Accountability software Source: en.wikipedia.org/wiki/Accountability_software

Accountability software, or Internet accountability software, is software which monitors and reports Internet usage, in order to incentivize the avoidance of any content deemed objectionable. Accountability software may monitor all Internet use on a personal computer, or Internet use by a specific user on a computer.[1] These software applications then generate reports of Internet use viewable by a third party, sometimes called an accountability partner.[2] They sometimes also double as content-control software.

"Internet accountability" is a term used to describe a commitment to refrain from using Internet pornography.[3] To try to avoid pornography use, some individuals install accountability software[4] and filtering software on their own computers, smartphones, and tablets. Others install these services on their children's computers and devices.

The largest users of accountability software are religious groups and families.[5]

Most accountability software costs money to use, but there are free options, including Net Responsibility (for Mac OS and Linux) and the free version of X3watch (for Windows and Mac OS). A 2011 Swinburne University report discusses some commercial options for computers, including Safe Eyes and Covenant Eyes.[6] Covenant Eyes, one of the largest for-profit companies marketing accountability software, made roughly US $4 million in 2008, from around 56,000 subscriptions.[7]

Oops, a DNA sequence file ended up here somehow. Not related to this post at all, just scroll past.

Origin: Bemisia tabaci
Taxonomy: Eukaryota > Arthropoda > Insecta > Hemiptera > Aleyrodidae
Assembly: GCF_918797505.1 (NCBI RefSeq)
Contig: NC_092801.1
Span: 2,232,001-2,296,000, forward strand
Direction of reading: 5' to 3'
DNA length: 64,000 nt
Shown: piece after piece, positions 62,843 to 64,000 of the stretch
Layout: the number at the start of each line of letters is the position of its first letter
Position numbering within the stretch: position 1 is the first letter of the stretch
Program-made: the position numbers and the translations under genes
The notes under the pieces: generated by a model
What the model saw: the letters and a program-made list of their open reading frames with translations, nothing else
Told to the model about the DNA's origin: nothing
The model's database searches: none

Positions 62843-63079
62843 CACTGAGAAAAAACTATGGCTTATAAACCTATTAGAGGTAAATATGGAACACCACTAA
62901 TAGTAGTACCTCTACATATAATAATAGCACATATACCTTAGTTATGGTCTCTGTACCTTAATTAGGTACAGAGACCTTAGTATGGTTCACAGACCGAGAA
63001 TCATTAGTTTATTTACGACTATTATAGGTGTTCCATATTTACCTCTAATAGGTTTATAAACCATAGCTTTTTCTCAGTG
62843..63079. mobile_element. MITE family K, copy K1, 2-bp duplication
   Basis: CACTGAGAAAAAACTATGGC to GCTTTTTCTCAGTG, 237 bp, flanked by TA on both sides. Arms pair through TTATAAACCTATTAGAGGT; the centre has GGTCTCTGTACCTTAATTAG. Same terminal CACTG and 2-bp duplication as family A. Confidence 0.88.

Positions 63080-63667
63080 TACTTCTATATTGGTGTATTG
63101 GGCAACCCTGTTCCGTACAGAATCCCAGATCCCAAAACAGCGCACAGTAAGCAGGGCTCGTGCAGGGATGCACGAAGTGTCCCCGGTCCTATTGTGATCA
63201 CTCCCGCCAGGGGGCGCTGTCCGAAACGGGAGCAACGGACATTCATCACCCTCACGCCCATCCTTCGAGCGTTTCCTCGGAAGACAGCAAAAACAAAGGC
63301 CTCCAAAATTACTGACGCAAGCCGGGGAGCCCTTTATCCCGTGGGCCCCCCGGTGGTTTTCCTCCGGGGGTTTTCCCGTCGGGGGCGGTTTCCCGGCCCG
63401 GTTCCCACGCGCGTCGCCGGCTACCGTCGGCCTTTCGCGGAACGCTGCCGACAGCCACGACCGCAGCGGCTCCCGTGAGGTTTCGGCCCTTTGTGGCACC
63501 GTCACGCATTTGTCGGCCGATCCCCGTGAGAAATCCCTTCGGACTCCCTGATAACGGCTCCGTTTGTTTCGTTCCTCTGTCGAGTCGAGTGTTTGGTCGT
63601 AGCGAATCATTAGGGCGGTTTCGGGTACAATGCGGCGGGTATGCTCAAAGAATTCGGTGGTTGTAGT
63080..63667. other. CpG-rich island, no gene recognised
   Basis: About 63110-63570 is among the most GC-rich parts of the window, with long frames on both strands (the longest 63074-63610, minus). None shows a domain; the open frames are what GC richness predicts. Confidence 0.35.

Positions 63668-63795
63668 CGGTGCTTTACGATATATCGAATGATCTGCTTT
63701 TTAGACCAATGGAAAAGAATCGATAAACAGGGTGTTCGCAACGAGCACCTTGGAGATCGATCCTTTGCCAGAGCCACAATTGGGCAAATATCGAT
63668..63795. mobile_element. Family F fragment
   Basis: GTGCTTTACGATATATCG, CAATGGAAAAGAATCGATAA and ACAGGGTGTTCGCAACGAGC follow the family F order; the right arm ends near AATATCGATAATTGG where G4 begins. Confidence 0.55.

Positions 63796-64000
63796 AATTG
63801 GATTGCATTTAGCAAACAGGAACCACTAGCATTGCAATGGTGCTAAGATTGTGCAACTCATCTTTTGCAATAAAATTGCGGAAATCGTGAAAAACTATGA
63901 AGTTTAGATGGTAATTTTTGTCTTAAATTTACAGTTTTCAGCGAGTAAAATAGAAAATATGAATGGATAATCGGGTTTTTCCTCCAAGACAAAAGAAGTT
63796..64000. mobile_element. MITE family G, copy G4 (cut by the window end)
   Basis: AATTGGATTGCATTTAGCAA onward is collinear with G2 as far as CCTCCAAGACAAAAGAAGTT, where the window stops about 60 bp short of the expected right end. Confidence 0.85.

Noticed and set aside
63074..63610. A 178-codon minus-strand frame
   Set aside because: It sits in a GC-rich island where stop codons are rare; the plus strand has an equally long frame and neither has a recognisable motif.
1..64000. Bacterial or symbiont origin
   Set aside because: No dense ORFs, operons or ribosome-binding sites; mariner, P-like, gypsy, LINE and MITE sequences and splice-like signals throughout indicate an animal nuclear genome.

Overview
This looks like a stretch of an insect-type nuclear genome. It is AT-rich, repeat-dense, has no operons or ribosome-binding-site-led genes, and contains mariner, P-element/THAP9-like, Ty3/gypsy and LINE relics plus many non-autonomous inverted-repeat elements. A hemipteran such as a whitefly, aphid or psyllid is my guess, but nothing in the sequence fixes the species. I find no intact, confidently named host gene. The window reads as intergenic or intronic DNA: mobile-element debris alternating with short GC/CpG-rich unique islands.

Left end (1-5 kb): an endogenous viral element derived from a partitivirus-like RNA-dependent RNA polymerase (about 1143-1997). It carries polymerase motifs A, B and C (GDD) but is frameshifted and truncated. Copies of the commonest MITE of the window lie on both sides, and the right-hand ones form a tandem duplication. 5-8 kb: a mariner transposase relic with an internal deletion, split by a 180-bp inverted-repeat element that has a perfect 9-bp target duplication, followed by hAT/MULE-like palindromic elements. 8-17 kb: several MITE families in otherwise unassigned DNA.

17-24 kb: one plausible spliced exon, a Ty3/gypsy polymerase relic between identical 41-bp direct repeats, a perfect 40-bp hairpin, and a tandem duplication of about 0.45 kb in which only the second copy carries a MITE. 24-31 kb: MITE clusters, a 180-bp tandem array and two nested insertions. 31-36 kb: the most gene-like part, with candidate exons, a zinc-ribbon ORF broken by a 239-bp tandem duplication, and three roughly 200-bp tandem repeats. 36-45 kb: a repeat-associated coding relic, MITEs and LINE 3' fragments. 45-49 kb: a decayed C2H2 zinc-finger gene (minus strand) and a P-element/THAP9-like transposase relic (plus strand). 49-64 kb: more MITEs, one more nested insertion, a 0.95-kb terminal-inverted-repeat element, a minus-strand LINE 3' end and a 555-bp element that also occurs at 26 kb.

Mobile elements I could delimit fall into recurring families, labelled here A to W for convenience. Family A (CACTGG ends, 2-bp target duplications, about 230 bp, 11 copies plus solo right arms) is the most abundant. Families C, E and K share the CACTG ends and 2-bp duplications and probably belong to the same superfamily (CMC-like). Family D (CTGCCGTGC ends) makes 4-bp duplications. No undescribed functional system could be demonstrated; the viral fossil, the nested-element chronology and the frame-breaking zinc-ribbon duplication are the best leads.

See also[edit]


  1. ^ XXXChurch Pastor and Porn Star Find Some Common Ground at christianpost.com "XXXChurch.com also encourages accountability through its filtering software "X3watch," which sends an email or text message to a person's accountability partner every time he or she visits a questionable website"
  2. ^ Church Counsels Women Addicted to Pornography at nytimes.com
  3. ^ Porn again (World (magazine)) "programs track web browsing and deliver regular e-mail updates to an accountability partner of choice."
  4. ^ "Orthodox Jews Rally to Keep the Internet Kosher". WIRED. 23 May 2012.
  5. ^ Behun, Richard Joseph; Sweeney, Valerie; Delmonico, David L.; Griffin, Elizabeth J. (2012). "Filtering and Monitoring Internet Content: A Primer for Helping Professionals". Sexual Addiction & Compulsivity. 19 (1–2): 140–155. doi:10.1080/10720162.2012.666425. ISSN 1072-0162. These tools are especially popular with religious groups and families.
  6. ^ Grundy, Judith; Grundy, John (August 2011). Australian Social Services Agency Software: Requirements, Current Usage and Opportunities (PDF) (Technical report). Victoria, Australia: Swinburne University Faculty of ICT. Archived from the original (PDF) on 26 February 2014. Retrieved 12 August 2013.
  7. ^ "Submission - Covenant Eyes, Inc.; Ronald DeHaas (CEO), author Filter Plus Accountability Software" (PDF). submission to law.harvard.edu.